Robert Moffitt, a health policy analyst at the Heritage Foundation says Congress ought to try to combine the Medicare Part A hospitalization program with the Medicare Part B outpatient and physician services program.
Coverage fragmentation “adds to the administrative cost, complexity and confusion for beneficiaries, and hinders coordination of care,” Moffitt testified today at a hearing on Medicare organized by the House Ways and Means health subcommittee, quoting a Commonwealth Fund analyst.
Combining the hospitalization and physician services programs into a single program, with a single deductible and uniform coinsurance, would be a good way to reduce the complexity of the traditional Medicare program, Moffitt said.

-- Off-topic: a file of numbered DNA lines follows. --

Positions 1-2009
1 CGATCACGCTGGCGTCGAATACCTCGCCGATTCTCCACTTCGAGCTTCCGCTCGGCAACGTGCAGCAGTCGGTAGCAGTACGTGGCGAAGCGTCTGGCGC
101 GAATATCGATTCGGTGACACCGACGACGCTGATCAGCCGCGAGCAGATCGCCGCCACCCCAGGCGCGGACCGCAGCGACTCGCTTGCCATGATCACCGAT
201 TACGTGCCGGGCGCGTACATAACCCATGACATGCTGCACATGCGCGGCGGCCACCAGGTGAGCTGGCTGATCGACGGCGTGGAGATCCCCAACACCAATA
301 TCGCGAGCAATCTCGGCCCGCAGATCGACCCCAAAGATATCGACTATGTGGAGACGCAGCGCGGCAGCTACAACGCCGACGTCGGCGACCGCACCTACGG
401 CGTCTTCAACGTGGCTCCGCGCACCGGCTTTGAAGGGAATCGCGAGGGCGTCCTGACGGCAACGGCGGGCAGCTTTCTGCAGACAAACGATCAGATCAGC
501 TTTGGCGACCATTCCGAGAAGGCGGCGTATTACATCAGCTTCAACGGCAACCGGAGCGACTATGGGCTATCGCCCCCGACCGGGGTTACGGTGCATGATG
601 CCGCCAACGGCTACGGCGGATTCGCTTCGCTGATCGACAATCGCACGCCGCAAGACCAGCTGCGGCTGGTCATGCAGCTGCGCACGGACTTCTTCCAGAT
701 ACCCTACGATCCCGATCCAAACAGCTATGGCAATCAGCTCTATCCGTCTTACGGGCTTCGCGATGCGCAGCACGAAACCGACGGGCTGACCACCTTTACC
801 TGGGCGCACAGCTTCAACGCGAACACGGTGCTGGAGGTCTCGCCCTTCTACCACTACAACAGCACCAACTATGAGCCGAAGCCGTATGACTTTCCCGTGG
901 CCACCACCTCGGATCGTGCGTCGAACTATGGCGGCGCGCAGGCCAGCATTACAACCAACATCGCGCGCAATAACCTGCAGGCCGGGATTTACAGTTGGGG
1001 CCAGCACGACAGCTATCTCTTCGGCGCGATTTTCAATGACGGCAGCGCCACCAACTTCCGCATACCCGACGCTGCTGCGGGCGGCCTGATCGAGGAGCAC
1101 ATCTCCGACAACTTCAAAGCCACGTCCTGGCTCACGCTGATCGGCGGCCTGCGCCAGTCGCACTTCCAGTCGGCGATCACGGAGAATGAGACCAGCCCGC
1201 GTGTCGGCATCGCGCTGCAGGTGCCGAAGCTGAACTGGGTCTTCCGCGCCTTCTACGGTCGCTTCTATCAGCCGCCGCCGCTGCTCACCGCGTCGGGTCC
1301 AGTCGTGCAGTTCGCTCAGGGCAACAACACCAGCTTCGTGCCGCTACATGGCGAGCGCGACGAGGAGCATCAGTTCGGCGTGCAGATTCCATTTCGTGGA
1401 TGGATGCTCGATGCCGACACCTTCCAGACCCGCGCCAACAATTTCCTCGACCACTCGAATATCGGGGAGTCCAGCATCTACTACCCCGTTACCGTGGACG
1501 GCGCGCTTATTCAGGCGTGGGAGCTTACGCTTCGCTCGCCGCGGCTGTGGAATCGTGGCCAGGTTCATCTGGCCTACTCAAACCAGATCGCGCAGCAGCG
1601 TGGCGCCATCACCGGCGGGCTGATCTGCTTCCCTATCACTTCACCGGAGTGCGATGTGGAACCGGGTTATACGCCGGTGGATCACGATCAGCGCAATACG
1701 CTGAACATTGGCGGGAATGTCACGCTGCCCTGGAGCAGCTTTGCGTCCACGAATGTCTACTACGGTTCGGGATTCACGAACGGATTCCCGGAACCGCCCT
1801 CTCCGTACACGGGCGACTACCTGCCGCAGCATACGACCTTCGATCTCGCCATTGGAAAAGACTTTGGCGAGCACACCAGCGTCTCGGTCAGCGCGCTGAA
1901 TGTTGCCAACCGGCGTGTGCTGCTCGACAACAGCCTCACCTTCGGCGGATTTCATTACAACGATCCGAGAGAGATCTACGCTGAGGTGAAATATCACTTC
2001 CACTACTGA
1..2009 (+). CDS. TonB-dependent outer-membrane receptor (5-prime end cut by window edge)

When Congress combines Part A and Part B, it should reform the rules governing the Medicare supplement (Medigap) insurance program, Moffitt said.
Medigap products fill in the gaps left by the traditional Part A and Part B programs. Congress recently passed a law that will soon ban the sale of new Medigap plans that pay the full cost of the Part B deductible. But current Medigap plans still cover too much of traditional Medicare users’ out-of-pocket costs, Moffitt said.
That “stimulates excessive utilization,” Moffitt said.